31 4. Emphysema Noninfectious chronic respiratory condition occurring when walls of alveoli deteriorate & lose elasticity CO2 remains trapped in alveoli & there is poor gas exchange Causes – heavy smoking, exposure to pollutants Symptoms – dyspnea, feeling of suffocation, pain, barrel chest, chronic cough, cyanosis, rapid respirations with prolonged expiration, eventual respiratory failure & death No cure, treat with bronchodilators, prompt tx of respiratory infections, O2, resp tx, avoid smoking

32 5. Epistaxis Nosebleeds Occur when capillaries in nose become congested & bleed Causes – nose injury, HTN, chronic infection, anticoagulants, blood diseases (hemophilia, leukemia) Treatment – pinch nostrils towards septum, tilt head slightly forward, cold compresses. Sometimes necessary to insert nasal packs or cauterize

33 6. Influenza Flu Highly contagious, viral infection of upper respiratory system Sudden onset, chills, fever, cough, sore throat, runny nose, muscle pain, fatigue Treatment – bedrest, fluids, analgesics, Tylenol Immunizations recommended for elderly, people with chronic disease, pregnant, health care workers, children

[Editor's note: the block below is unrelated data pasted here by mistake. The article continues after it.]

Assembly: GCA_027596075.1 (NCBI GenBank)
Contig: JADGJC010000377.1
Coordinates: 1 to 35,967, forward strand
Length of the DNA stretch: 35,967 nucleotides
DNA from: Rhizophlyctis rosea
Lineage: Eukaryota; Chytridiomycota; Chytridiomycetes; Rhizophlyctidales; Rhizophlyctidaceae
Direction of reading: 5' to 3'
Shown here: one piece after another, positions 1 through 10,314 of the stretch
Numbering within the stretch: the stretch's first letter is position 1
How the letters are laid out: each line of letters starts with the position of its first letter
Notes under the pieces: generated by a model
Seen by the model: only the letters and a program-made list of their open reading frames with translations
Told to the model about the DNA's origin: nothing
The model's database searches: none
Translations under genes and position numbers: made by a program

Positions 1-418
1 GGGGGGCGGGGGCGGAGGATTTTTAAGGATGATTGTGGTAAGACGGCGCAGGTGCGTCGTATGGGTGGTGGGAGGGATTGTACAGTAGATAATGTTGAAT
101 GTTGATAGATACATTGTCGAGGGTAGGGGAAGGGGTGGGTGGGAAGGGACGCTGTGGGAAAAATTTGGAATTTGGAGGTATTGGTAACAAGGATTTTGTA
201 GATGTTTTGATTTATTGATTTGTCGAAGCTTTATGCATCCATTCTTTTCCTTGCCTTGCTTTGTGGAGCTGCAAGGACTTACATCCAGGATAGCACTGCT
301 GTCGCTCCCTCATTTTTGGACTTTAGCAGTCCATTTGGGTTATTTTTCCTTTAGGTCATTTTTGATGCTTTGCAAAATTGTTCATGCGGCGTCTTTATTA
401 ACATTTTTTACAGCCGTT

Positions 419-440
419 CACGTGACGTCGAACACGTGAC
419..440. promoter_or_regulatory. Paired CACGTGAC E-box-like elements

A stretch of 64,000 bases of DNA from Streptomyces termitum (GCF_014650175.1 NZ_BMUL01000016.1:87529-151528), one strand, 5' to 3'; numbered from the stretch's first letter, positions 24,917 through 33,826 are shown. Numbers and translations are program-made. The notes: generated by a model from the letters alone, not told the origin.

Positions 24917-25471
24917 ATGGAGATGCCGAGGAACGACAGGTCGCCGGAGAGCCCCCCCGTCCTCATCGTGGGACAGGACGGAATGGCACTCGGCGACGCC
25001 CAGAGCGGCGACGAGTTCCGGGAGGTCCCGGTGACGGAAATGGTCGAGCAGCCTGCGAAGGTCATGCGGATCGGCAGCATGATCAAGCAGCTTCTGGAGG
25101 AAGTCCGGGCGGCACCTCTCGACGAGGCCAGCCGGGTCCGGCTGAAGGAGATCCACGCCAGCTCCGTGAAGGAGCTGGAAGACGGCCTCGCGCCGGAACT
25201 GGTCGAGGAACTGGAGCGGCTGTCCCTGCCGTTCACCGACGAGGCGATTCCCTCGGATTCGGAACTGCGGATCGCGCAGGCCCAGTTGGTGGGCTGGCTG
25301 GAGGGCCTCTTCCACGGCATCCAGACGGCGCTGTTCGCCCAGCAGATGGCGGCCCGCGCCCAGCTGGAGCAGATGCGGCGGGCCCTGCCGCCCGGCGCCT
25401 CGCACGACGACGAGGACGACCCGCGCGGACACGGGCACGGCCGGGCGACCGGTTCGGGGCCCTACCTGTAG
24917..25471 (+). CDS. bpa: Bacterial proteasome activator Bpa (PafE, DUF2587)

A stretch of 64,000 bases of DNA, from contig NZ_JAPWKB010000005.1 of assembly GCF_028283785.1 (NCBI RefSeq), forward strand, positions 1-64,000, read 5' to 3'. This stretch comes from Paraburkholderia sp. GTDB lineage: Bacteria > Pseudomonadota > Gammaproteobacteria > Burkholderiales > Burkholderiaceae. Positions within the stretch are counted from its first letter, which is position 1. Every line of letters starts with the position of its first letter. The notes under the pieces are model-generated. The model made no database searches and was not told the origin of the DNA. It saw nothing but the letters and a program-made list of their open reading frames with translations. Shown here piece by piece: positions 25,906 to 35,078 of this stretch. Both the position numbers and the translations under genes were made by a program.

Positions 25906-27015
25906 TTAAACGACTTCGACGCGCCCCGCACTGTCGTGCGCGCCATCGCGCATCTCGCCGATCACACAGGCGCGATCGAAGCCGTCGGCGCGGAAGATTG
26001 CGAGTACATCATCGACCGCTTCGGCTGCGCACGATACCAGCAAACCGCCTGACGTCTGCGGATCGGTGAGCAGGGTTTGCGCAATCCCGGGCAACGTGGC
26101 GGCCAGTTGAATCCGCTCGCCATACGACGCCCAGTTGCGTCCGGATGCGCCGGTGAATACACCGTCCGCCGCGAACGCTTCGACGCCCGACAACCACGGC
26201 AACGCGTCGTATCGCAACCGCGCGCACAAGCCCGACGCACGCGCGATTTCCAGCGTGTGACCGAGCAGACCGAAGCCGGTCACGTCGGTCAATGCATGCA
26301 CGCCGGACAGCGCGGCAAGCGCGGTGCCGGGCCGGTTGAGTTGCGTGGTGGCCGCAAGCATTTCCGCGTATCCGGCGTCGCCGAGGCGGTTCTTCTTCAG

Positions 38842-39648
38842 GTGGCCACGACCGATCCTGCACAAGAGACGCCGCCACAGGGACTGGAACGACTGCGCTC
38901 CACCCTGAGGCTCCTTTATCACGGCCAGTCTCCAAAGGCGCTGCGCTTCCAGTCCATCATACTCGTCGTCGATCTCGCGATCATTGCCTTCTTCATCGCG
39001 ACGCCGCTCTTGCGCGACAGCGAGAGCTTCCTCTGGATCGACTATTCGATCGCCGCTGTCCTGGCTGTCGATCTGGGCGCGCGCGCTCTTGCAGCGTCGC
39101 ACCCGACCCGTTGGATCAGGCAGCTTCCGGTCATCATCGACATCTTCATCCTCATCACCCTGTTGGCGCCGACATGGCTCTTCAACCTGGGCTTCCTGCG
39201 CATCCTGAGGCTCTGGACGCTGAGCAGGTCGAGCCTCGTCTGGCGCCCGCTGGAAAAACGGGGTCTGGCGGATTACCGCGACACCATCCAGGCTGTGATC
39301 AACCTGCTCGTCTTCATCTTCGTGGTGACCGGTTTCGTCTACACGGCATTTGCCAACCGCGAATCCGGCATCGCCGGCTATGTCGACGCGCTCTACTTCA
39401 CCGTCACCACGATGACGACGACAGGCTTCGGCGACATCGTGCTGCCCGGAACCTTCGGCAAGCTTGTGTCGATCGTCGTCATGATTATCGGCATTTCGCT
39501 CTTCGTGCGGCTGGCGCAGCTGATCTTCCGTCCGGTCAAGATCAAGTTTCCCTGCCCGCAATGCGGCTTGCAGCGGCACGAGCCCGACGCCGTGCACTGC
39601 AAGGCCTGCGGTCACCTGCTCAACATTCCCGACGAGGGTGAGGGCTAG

34 7. Laryngitis Inflammation of larynx & vocal cords
Frequently occurs with other respiratory infections Symptoms – hoarseness, loss of voice, sore throat, dysphagia Treatment – rest, limited voice use, fluids, meds if infection

35 8. Lung cancer Leading cause of cancer deaths
Preventable disease – main cause is tobacco exposure 3 types of lung CA – Squamous cell, small cell, adenocarcinoma Early stages – no symptoms Later stages – chronic cough, hemoptysis, dyspnea, fatigue, weight loss, CP Prognosis poor because of late dx Treatment – surgical removal of cancerous part of lung, radiation, chemo

36 9. Pleurisy Inflammation of pleura
Usually in conjunction with other infections Symptoms – sharp stabbing pain when breathing, crepitus, dyspnea, fever Treatment – rest, meds to relieve pain & inflammation, serious cases - thoracentesis